The dose-response assessment step of the risk assessment process quantitates the hazards that were identified in the previous step. It determines the relationship between dose and incidence of effects in humans. There are normally two major extrapolations required:
The procedures used to extrapolate from high to low doses are different for assessing carcinogenic effects and noncarcinogenic effects:
Figure 1. Dose-response assessment is a step in the risk assessment process
(Image Source: ORAU, ©)
Cancer risk assessment involves two steps:
The two primary cancer classification schemes are those of the Environmental Protection Agency (EPA) and the International Agency for Research on Cancer (IARC). The EPA and IARC classification systems are quite similar.
The EPA's cancer assessment procedures have been used by several Federal and State agencies. The Agency for Toxic Substances and Disease Registry (ATSDR) relies on EPA's carcinogen assessments. A substance is assigned to one of five descriptors shown below in Table 1.
|Carcinogenic to Humans||Strong evidence of human carcinogenicity|
|Likely to Be Carcinogenic to Humans||Evidence is adequate to demonstrate carcinogenic potential to humans but does not reach the weight of evidence for the "Carcinogenic to Humans" descriptor.|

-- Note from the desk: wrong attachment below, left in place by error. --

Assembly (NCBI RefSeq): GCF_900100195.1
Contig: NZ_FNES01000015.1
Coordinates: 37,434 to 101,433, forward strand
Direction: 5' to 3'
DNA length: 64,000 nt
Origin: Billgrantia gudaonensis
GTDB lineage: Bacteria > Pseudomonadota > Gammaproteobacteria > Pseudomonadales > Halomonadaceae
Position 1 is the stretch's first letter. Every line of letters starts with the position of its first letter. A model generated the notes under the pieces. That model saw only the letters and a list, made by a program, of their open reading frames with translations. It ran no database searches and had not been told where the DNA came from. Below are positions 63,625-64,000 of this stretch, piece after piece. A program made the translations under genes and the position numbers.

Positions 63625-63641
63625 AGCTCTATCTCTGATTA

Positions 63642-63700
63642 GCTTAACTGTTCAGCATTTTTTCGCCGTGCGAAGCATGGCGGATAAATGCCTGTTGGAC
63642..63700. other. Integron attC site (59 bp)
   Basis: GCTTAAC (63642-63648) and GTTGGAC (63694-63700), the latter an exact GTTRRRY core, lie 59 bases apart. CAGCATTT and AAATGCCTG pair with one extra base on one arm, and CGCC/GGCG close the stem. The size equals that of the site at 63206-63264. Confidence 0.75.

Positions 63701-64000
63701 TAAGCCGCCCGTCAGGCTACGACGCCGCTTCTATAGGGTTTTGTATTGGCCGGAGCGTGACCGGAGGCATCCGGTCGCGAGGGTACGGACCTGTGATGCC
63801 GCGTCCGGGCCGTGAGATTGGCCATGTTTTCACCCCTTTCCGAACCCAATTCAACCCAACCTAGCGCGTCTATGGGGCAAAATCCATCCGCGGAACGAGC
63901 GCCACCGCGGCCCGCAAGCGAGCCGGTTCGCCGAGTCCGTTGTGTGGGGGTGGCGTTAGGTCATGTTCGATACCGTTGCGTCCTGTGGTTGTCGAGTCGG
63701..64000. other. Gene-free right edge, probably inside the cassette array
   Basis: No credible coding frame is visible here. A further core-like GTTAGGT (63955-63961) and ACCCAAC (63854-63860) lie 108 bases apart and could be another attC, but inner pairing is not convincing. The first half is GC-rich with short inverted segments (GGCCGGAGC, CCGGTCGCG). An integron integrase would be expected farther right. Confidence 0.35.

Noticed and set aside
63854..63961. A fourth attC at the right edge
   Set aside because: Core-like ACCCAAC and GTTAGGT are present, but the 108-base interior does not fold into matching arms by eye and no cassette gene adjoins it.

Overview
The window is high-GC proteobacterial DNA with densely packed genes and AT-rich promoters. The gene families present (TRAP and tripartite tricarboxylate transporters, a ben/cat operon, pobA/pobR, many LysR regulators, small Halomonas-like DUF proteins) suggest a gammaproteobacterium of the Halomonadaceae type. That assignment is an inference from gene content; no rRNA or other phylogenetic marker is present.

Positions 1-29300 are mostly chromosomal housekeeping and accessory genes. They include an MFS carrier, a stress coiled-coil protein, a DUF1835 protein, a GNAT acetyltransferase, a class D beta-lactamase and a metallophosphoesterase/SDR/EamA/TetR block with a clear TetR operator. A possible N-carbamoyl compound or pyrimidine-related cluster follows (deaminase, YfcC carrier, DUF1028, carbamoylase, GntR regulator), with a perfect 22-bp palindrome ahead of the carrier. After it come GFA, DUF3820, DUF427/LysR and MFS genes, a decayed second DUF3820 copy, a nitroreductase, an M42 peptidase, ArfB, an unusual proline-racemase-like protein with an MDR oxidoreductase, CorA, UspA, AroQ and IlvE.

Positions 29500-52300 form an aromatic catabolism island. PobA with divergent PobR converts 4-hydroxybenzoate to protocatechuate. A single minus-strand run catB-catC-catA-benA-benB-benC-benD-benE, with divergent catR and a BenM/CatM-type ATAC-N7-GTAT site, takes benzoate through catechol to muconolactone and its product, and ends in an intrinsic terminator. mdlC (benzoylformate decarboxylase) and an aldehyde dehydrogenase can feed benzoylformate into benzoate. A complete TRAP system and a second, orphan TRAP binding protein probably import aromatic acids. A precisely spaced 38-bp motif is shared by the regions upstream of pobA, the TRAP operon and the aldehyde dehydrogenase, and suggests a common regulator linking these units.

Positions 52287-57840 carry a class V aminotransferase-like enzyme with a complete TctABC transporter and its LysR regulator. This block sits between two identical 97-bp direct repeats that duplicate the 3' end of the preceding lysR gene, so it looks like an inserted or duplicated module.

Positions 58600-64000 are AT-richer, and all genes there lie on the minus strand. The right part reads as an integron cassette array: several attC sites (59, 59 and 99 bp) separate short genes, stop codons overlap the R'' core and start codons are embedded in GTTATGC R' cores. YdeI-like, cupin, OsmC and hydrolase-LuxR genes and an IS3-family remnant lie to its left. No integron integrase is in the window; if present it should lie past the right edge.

|Suggestive Evidence of Carcinogenic Potential||The weight of evidence is suggestive of carcinogenicity; a concern for potential carcinogenic effects in humans is raised, but the data are judged insufficient for a stronger conclusion.|
|Inadequate Information to Assess Carcinogenic Potential||Available data are judged inadequate for applying one of the other descriptors. Additional studies generally would be expected to provide further insights.|
|Not Likely to Be Carcinogenic to Humans||Available data are considered robust for deciding that there is no basis for a substance to be considered a human carcinogen.|
Table 1. Hazard Descriptors from the EPA’s Guidelines for Carcinogen Risk Assessment (March 2005)
The basis for sufficient human evidence is an epidemiology study that clearly demonstrates a causal relationship between exposure to the substance and cancer in humans.
The data are determined to be limited evidence in humans if there are alternative explanations for the observed effect.
The data are considered to be inadequate evidence in humans if no satisfactory epidemiology studies exist.
An increase in cancer in more than one species or strain of laboratory animals or in more than one experiment is considered sufficient evidence in animals. Data from a single experiment can also be considered sufficient animal evidence if there is a high incidence or unusual type of tumor induced. Normally, however, a carcinogenic response in only one species, strain, or study is considered as only limited evidence in animals.
When an agent is classified as a Human or Probable Human Carcinogen, it is then subjected to a quantitative risk assessment. For those designated as a Possible Human Carcinogen, the risk assessor can determine on a case-by-case basis whether a quantitative risk assessment is warranted.